Ravenwood: The Healing Forest

Photography

Ravenwood is the place to which I belong. It is my home and it is a healing forest. In 2010, after more than a year of increasing bone pain and fatigue, I was diagnosed with multiple myeloma, a rare and incurable plasma cell cancer. All of us need experiences that are healing, growth stimulating, and hope energizing. The awesome beauty and wonder of nature helps us with this. Nature takes us beyond the self and invites us to become meaning-makers. So, as a way of making sense of life, I go to the forest. Ravenwood helps me to stay healthy. 

Living with life-threatening illness means I am acutely aware of impermanence and although my heart is broken, a door has been opened that allows me to see and feel beauty in an uncommon way. Less than a year ago, I started taking pictures of the beauty I was seeing with my iPhone. The photos were good. Then, as a way of encouraging me, my husband, Greg, bought me my first real camera: a Nikon D3400. Now, taking pictures has become a practice of gratitude. I use my kit lens and a macro lens loaned to me by a good friend but someday, when finances permit, I’ll upgrade. Friends and family have been my biggest supporters and have encouraged me to sell prints of my photos along with some of my writing and favorite quotes. I’ve decided to take the plunge. If you’d like one for your home, let me know. I’m happy to share the beauty of Ravenwood with you.


I am in love with the way light and shadow shift through the forest with the wind at dusk.
(p1, q1)


In nature there are no straight lines,only curves and spirals; birth, life, death, and renewal.

(p2, q2)

 Once, all people lived in close relationship with nature. Time and history have withered the bond between the human and the other-than-human world. Despite this, the Earth and All Our Relations continue to generously give everything we need. Nature-based ceremony is a way of giving something back. A song of gratitude may seem like an insignificant gesture but it isn’t. It is a meaningful way of acknowledging the gifts we receive. It is also a way of recognizing that as humans we have something to learn from an other-than-human intelligence. The simple act of offering gratitude to the natural world helps to restore the bond between humans and nature. As that bond grows stronger we can no longer ignore the fact that we are connected to everything else and that we have an important role to play in caring for the other-than-human world. Our ancestors who lived close to the land knew this. It is time for us to remember. Go to River, touch Earth, look deeply into Sky, then express your gratitude through your words, your laughter, or your tears, through song or silence, or whatever way helps you to feel alive. Express your gratitude and don’t keep it a secret for fear of how you will look or sound. Share it with the world so that others will notice. Then, in their noticing, a curiosity will blossom. Something will awaken.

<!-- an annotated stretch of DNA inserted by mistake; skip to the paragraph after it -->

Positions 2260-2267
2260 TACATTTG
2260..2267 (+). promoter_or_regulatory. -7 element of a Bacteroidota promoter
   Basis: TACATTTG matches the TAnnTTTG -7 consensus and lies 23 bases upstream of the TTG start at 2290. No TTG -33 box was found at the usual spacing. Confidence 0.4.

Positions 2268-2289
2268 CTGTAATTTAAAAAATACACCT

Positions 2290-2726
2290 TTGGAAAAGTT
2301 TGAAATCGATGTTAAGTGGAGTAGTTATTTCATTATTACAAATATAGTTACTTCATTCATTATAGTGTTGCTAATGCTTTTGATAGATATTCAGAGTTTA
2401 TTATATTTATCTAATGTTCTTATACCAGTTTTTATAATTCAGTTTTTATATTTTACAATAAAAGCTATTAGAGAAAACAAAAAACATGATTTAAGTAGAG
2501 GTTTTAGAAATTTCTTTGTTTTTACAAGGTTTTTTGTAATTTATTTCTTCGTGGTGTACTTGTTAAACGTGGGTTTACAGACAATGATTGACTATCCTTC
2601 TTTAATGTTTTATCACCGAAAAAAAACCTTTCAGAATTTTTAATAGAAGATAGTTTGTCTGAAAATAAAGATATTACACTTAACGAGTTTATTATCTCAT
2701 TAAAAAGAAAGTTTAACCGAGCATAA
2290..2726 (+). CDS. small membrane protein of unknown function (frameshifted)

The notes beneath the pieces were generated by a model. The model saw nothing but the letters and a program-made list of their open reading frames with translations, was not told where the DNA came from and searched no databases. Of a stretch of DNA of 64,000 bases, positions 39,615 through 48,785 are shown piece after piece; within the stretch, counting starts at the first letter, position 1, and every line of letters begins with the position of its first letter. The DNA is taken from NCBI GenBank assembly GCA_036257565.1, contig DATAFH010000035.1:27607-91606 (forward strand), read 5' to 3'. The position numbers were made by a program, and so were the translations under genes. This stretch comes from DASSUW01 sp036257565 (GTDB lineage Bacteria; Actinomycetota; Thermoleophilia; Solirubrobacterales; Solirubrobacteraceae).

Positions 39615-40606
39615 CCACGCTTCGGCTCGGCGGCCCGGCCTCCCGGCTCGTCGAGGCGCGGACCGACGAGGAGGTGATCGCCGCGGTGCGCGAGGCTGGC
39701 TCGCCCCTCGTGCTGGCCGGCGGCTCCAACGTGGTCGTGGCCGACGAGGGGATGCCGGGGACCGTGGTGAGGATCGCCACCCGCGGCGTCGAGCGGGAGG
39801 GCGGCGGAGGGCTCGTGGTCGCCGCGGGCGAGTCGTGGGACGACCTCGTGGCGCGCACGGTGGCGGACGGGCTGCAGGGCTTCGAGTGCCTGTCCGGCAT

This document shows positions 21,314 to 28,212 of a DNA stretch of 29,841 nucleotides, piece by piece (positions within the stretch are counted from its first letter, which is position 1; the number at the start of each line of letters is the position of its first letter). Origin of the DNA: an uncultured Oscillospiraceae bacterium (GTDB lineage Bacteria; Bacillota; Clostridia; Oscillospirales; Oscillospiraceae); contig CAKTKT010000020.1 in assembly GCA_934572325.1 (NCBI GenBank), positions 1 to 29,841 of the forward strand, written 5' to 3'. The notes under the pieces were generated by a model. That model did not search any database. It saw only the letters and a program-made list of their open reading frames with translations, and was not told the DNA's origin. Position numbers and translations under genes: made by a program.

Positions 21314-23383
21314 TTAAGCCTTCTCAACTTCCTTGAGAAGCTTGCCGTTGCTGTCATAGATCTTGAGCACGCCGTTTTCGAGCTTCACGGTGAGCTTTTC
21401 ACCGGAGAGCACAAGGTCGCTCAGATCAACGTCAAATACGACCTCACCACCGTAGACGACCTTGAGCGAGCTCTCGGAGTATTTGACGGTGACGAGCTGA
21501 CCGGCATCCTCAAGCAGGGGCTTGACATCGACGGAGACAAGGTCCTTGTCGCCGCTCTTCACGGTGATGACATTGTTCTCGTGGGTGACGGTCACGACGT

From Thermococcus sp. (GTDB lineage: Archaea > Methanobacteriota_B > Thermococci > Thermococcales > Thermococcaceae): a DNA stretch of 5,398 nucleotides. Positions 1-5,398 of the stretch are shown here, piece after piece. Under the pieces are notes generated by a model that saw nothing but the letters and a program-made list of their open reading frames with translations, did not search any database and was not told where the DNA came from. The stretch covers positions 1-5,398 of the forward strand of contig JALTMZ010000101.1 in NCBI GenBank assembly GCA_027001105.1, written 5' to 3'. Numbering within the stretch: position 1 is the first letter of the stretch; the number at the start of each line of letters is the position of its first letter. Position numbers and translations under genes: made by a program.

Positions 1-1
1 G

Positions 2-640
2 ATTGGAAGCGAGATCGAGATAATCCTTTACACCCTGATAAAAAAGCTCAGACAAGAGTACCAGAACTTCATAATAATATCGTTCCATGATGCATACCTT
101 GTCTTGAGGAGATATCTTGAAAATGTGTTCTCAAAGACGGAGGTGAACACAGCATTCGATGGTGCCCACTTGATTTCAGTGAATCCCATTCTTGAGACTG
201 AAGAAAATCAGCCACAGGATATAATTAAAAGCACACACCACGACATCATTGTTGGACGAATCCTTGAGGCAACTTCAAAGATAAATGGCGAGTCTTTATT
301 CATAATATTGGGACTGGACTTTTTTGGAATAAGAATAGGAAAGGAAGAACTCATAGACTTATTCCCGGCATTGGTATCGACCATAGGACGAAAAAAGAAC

(p3, q3)


Despite all the uncertainty that surrounds us, it is still a beautiful world.
(p4, q4)

When I am among the trees, especially the willows and the honey locust, equally the beech, the oaks, and the pines, they give off such hints of gladness. I would almost say that they save me, and daily. I am so distant from the hope of myself, in which I have goodness, and discernment, and never hurry through the world but walk slowly, and bow often. Around me the trees stir in their leaves and call out, “Stay awhile.” The light flows from their branches. And they call again, “It’s simple,” they say, “and you, too, have come into the world to do this, to go easy, to be filled with light, and to shine.” – Mary Oliver

(p5, q5)

There is something of the stars in these beautiful seeds. Maybe that’s why we wish on both.

(p6, q6)

We can know with our minds the ways in which we are connected but to truly internalize the idea that we are not separate, we need to be in love with the world.

(p7, q7)

The Peace of Wild Things

When despair for the world grows in me

and I wake in the night at the least sound

 in fear of what my life and my children's lives may be,

 I go and lie down where the wood drake

 rests in his beauty on the water, and the great heron feeds.

I come into the peace of wild things

 who do not tax their lives with forethought

 of grief. I come into the presence of still water.

And I feel above me the day-blind stars

waiting with their light. For a time

 I rest in the grace of the world, and am free.

-  Wendell Berry

(p8, q8)

I fell in love with Dandelion when Dakota was 11. We decided to make dandelion wine and spent the morning harvesting the sunburst yellow flowers. It was the first time I’d looked deeply into their friendly faces. They are exquisite!

(p9, q9) 

Go to the forest. Sit with Tree and Bird and Moss. Feel Earth under your feet and Wind on your skin.

Listen.

Listen.

(p10, q10)


Raven is a dark, intelligent, mischievous, and provocative guide. As her voice rises through the forest, she awakens what needs remembering. Raven is a death-eater, picking bones clean so that things may be transformed. She is a trickster, transformer, shapeshifter. An edge-walker who embraces the cycles of birth, death, and rebirth. She brings light to the dark world. She is ancient, strong, mysterious, and fearless.
(p11, q11)

Every human being has a unique and mystical relationship with nature. The conscious cultivation of that relationship is at the core of authentic humanness.

(p12, q12)

If you do not know what to do, or you feel depleted, go to the forest and simply ask for what it is you need. If you sit quiet enough and still your mind, the answers will come.

(p13, q13)

May you experience the beauty, inspiration, flow, and harmony of nature’s cycles, today and everyday.

(p14, q14)

(p15)
(p16)
(p17)
(p18)
(p19)